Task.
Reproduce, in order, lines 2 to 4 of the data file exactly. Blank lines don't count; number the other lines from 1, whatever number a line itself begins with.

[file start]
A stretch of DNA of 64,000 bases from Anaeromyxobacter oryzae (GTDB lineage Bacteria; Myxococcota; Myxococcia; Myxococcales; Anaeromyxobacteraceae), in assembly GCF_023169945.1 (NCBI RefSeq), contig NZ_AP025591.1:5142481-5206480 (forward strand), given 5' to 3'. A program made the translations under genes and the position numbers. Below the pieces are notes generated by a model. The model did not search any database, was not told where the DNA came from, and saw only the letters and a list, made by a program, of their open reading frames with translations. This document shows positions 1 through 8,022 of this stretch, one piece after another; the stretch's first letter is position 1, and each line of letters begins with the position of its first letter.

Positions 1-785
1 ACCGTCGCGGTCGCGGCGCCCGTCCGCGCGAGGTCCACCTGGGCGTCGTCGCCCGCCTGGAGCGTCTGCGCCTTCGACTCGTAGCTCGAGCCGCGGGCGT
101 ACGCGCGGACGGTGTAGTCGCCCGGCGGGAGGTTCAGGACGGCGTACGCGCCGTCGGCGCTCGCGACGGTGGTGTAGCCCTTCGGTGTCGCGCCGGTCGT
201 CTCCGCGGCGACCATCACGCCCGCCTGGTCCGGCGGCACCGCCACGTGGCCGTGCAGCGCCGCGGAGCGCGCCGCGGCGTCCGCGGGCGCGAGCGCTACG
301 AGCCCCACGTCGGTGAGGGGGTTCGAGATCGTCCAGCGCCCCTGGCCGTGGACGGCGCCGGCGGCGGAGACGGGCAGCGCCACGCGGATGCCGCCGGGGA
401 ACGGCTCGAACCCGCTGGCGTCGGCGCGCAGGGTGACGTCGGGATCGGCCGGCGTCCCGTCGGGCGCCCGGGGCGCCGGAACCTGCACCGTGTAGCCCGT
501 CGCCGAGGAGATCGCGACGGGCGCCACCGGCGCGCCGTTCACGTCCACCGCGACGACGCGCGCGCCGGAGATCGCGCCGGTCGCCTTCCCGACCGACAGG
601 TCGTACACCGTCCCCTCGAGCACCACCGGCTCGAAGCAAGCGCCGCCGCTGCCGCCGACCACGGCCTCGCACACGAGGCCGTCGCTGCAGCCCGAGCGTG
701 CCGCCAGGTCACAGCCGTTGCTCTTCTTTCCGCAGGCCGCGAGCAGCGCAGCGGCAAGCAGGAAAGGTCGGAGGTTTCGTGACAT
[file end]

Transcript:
Positions 1-785
1 ACCGTCGCGGTCGCGGCGCCCGTCCGCGCGAGGTCCACCTGGGCGTCGTCGCCCGCCTGGAGCGTCTGCGCCTTCGACTCGTAGCTCGAGCCGCGGGCGT
101 ACGCGCGGACGGTGTAGTCGCCCGGCGGGAGGTTCAGGACGGCGTACGCGCCGTCGGCGCTCGCGACGGTGGTGTAGCCCTTCGGTGTCGCGCCGGTCGT